CMLS Blog | November 02, 2021

Día de los Muertos

Kristin is a Client Services Coordinator who serves clients by doing initial applications. Recently she and her family received 2nd place for the Anoka Halloween House decorating contest and educated the community about Día de los Muertos while having fun, too!

Kristin had over 1,000 families come by her home during Halloween weekend and view the decorations she and her family put together. Kristin’s goal was to educate the community about the Holiday and the traditions. Four generation of her family participated, the oldest was 86 and youngest was 3! Kristin’s family had the opportunity to answer questions from visitors about Día de los Muertos.

Kristin writes the following about this special holiday:

What is Día de los Muertos? It’s not Halloween but, rather, Día de los Muertos (Day of the Dead) is a celebration of life, death, and remembrance. It’s a celebration that involves wearing costumes/painting your face, visiting and cleani ng cemeteries, honoring you past generations of family, honoring departed loved ones and thinking about death on an occasion when, some believe, the boundary that separates our world from the next weakens and your ancestors come back for 24 hours to visit with you. Día de los Muertos is an annual celebration on November 1st and 2nd . Although most strongly identified with Mexico, Día de los Muertos is celebrated throughout Latin America and everywhere with a Latino population.

People get together, as well as visit the cemetery, some even sleeping in the cemetery, cleaning each loved one’s grave and bringing offerings of flowers, drinks and food. This to my family who grew up in Mexico, is to value your roots and your family, to honor them and remember them, connect with your roots and clean the graves of dirt, debris and grass. In Mexico, for example they do not have anyone that maintains the graveyards or cleans them, so this is a chance for family to visit and maintain their ancestors’ graves as well.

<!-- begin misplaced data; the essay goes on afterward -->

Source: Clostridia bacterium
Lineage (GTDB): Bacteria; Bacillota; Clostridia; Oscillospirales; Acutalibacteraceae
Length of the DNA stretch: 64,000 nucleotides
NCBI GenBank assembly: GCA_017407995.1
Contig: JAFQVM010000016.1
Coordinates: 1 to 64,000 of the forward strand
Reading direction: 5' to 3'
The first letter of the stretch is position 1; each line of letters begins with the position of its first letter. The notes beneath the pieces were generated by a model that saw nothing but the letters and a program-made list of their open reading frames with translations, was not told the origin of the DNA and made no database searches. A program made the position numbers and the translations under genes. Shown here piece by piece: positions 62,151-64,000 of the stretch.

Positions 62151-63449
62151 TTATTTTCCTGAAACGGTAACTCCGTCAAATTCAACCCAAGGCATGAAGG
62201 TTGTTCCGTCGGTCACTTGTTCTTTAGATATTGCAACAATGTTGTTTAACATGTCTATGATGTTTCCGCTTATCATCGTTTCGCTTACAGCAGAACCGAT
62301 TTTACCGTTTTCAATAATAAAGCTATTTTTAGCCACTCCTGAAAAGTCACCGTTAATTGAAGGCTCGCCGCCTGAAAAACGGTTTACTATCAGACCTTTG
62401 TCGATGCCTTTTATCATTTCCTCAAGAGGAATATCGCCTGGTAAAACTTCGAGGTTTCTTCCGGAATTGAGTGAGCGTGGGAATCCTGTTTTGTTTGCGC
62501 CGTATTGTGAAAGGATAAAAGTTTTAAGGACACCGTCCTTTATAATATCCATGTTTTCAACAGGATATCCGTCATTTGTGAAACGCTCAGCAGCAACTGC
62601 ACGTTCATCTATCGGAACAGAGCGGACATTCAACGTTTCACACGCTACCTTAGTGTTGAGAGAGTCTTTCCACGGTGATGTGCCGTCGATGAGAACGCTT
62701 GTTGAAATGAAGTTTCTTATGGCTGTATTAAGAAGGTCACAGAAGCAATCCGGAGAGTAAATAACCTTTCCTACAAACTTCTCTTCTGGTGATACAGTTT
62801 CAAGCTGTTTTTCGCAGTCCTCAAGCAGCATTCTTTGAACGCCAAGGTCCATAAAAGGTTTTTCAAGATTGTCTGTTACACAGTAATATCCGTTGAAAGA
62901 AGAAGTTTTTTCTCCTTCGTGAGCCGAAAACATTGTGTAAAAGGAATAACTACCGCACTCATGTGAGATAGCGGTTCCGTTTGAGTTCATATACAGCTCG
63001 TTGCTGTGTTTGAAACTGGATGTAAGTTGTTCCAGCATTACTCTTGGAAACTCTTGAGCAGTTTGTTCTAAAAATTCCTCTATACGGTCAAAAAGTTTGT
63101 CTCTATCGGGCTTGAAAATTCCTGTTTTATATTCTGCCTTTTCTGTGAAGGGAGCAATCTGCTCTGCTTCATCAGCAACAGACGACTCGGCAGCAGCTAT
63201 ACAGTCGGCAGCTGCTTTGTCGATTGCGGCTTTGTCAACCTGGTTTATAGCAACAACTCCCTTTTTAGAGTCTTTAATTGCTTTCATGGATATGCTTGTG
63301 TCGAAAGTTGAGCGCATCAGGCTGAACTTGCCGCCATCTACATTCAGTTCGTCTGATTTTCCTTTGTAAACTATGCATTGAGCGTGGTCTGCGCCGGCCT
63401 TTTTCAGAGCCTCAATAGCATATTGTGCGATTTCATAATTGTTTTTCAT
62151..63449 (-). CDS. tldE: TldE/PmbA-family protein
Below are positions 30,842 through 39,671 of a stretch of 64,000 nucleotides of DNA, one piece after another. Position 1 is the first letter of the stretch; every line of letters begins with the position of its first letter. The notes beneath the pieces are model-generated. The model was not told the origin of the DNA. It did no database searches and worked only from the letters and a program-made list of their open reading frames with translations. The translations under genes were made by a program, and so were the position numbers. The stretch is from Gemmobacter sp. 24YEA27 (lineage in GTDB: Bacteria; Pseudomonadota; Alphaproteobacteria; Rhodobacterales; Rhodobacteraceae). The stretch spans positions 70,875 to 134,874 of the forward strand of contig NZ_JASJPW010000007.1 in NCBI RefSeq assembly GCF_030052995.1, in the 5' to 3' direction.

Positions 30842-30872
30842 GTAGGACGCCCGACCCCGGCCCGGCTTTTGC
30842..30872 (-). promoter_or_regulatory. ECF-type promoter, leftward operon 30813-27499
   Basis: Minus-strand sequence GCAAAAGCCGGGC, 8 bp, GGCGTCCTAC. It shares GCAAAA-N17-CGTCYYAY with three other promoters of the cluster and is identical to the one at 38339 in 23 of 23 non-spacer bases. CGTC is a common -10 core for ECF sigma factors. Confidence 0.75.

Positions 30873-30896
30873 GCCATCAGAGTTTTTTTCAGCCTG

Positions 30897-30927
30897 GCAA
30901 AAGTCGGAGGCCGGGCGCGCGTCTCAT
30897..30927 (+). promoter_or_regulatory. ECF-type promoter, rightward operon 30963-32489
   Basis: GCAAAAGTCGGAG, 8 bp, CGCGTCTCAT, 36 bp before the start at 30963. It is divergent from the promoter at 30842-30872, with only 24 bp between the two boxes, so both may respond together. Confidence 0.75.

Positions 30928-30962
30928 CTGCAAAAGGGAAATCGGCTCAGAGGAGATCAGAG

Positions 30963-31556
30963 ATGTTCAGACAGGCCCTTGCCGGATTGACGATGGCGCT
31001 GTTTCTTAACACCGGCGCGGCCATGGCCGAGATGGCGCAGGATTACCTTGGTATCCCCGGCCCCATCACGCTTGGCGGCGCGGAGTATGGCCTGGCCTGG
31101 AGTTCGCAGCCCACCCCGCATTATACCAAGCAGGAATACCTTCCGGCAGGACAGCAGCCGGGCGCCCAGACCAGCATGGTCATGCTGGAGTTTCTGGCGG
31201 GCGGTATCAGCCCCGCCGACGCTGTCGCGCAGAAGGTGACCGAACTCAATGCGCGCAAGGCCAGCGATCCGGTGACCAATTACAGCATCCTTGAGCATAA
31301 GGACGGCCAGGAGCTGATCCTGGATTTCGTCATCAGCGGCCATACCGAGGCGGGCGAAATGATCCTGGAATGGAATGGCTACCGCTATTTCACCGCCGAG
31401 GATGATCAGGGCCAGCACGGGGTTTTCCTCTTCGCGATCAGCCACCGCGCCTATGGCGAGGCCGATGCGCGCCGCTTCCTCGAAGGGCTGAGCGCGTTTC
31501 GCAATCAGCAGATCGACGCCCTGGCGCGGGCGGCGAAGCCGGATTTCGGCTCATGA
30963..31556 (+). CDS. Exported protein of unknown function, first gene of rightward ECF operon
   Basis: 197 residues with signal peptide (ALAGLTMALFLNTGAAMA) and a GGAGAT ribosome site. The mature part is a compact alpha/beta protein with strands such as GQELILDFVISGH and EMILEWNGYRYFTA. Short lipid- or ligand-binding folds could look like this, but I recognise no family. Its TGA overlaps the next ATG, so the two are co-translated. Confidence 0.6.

For my family, the goal of celebrating this Holiday in Minnesota is to create understanding and community.  First, people set up a candlelit altar in their homes so spirits can find their way back to their relatives. The altar also offers some of the favorite foods of the deceased—just in case they get hungry. Items that were important to the ancestors when they were alive, such as favorite book or musical instrument, are placed on the altar as well.

Every ofrendalso includes the four elements: water, wind, earth and fire. Water is left in a pitcher so the spirits can quench their thirst. Papel picado, or traditional paper banners, represent the wind. Earth is represented by food, especially bread. Candles so the spirits can find their way. The cempasúchil, a type of marigold flower native to Mexico, is often placed on ofrendas and around graves. With their strong scent and vibrant color, the petals are used to make a path that leads the spirits from the cemetery to their families’ homes.

Monarch butterflies play a role in Día de los Muertos because they are believed to hold the spirits of the departed. This belief stems from the fact that the first monarchs arrive in Mexico for the winter each fall on Nov. 1, which coincides with Día de los Muertos. Calaveritas de azucar, or sugar skulls, along with toys, are left on the altars for children who have passed.

The “Day” of the Dead really spans three days and nights, starting October 31. This altar had been decorated for Children’s Day, which takes place November 1. It’s said the children are eager to run back to their families, so they arrive the night before the adults do on November 2. Feliz Día de los Muertos! We remember you!

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